I am all for books dropping the reader straight into the heart of the action. I love stories that begin ‘in medias res’, and I love to be thrown into a story, having to figure out things as I go. I have no problem with trying to work out terminology, concepts, and the ‘technology’ of a fictional world, like a detective putting clues together. I love that challenge, being truthful. However, in order to do this effectively, a reader needs something upon which to base their imaginings. The Drop (i.e. the ‘Quantum Drop’ of the book’s title) is never properly explained, or described – it seems to be like a ‘virtual reality’, or a Second Life type scenario, where people exist in ‘reality’, wearing headsets which connect them to a second existence inside a computer. Inside the program, they can change their appearance, even creating a whole new identity for themselves which can fool everyone but the most adept of users. Injuries they suffer in the Drop appear on their physical bodies; if they die in the Drop, we’re led to believe they die in reality, too. Dodgy dealings are done in the Drop, and users who get involved with crime – helping criminals hide their ill-gotten gains, and so on – are the ones who earn the most money from it.
I have to be honest, though, and say that I found the Drop really hard to envision. My mind kept going to The Matrix, and how the characters in that movie ‘jack in’ to the other reality in which they live, one that can be controlled and affected by skilled programmers. I guess this was the idea Saci Lloyd was aiming for – but I think the Matrix did it a bit better. In that story, at least, there was a solid reason for the existence of the Matrix: in ‘Quantum Drop’, it’s just there. We don’t know why, or what it’s used for besides crime. It’s not properly described, and there’s no payoff for the reader in expending all their mental energy trying to imagine it. We don’t get to find out whether what we’ve imagined is ‘right’. I found that frustrating.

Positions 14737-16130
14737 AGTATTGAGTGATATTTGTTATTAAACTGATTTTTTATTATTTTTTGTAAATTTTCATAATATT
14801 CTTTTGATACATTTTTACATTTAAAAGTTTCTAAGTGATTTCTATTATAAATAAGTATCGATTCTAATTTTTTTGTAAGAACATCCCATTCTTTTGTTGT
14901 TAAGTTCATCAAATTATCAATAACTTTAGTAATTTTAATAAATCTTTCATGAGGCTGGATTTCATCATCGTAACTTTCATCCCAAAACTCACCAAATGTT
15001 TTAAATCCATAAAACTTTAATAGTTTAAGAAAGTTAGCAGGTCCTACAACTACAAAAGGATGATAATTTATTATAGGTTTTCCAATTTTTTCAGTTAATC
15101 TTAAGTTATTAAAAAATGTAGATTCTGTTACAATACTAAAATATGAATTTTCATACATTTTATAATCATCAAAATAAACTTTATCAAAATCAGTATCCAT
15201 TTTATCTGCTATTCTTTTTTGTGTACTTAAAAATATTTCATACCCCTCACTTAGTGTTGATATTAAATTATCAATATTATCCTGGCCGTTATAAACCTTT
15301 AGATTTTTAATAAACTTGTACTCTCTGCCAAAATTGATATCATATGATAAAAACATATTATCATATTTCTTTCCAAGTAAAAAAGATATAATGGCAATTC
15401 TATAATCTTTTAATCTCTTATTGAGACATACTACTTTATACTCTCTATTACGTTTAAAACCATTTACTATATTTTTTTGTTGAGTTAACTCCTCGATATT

Having said all that, the plot is tight and fast and exciting, and the mystery at the heart of Tais’ fate is gripping. The characterisation is excellent throughout – each character is unique and distinct, and they are all interesting. I found myself emotionally invested in the story and interested to see how it would resolve; I particularly loved Stella’s role in the final showdown. My favourite aspect of ‘Quantum Drop’, however, is the thing which made me buy the book in the first place – the voice. Anthony Griffin’s voice is excellent. Lloyd has created a fantastic character in her protagonist, and I loved having him as a guide through the confusing and strange world in which he lives. The characters were more rewarding and ‘real’ than the world, I thought, but I really cared about Anthony and his family and friends, and their story was great even if the setting was sketchy and hard to envision. Saci Lloyd’s writing is poetic and imaginative, and she definitely spares no blushes in her handling of the harsher realities of life.
I would recommend this book, but I do think it would have benefited from slightly more clarity, and a little more in the way of concrete detail regarding the eponymous ‘Drop’. Besides that, it’s a great, fast-paced read.
Happy Saturn’s Day, my loves. Go! Read!